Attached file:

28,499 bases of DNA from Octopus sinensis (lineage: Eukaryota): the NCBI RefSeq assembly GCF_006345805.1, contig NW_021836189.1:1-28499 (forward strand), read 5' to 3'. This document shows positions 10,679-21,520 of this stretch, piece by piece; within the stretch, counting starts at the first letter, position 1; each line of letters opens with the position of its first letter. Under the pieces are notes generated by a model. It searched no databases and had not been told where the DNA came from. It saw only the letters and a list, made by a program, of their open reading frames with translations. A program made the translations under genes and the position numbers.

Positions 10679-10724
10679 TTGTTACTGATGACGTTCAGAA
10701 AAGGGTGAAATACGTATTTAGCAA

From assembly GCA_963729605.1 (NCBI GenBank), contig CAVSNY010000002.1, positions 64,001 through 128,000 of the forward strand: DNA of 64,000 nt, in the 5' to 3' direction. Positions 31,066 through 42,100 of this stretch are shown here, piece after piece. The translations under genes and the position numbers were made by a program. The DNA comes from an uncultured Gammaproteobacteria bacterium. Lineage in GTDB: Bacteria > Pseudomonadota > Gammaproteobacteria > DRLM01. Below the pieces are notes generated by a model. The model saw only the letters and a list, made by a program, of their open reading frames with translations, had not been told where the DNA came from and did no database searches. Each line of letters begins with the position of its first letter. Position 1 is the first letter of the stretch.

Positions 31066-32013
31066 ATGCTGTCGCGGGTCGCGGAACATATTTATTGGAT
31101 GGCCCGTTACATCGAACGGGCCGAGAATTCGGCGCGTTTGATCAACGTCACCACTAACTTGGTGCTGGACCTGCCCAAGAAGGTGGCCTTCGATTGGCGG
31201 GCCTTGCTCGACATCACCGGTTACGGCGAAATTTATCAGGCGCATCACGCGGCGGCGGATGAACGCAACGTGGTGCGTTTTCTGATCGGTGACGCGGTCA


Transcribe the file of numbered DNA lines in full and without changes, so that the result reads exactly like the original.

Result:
28,499 bases of DNA from Octopus sinensis (lineage: Eukaryota): the NCBI RefSeq assembly GCF_006345805.1, contig NW_021836189.1:1-28499 (forward strand), read 5' to 3'. This document shows positions 10,679-21,520 of this stretch, piece by piece; within the stretch, counting starts at the first letter, position 1; each line of letters opens with the position of its first letter. Under the pieces are notes generated by a model. It searched no databases and had not been told where the DNA came from. It saw only the letters and a list, made by a program, of their open reading frames with translations. A program made the translations under genes and the position numbers.

Positions 10679-10724
10679 TTGTTACTGATGACGTTCAGAA
10701 AAGGGTGAAATACGTATTTAGCAA

From assembly GCA_963729605.1 (NCBI GenBank), contig CAVSNY010000002.1, positions 64,001 through 128,000 of the forward strand: DNA of 64,000 nt, in the 5' to 3' direction. Positions 31,066 through 42,100 of this stretch are shown here, piece after piece. The translations under genes and the position numbers were made by a program. The DNA comes from an uncultured Gammaproteobacteria bacterium. Lineage in GTDB: Bacteria > Pseudomonadota > Gammaproteobacteria > DRLM01. Below the pieces are notes generated by a model. The model saw only the letters and a list, made by a program, of their open reading frames with translations, had not been told where the DNA came from and did no database searches. Each line of letters begins with the position of its first letter. Position 1 is the first letter of the stretch.

Positions 31066-32013
31066 ATGCTGTCGCGGGTCGCGGAACATATTTATTGGAT
31101 GGCCCGTTACATCGAACGGGCCGAGAATTCGGCGCGTTTGATCAACGTCACCACTAACTTGGTGCTGGACCTGCCCAAGAAGGTGGCCTTCGATTGGCGG
31201 GCCTTGCTCGACATCACCGGTTACGGCGAAATTTATCAGGCGCATCACGCGGCGGCGGATGAACGCAACGTGGTGCGTTTTCTGATCGGTGACGCGGTCA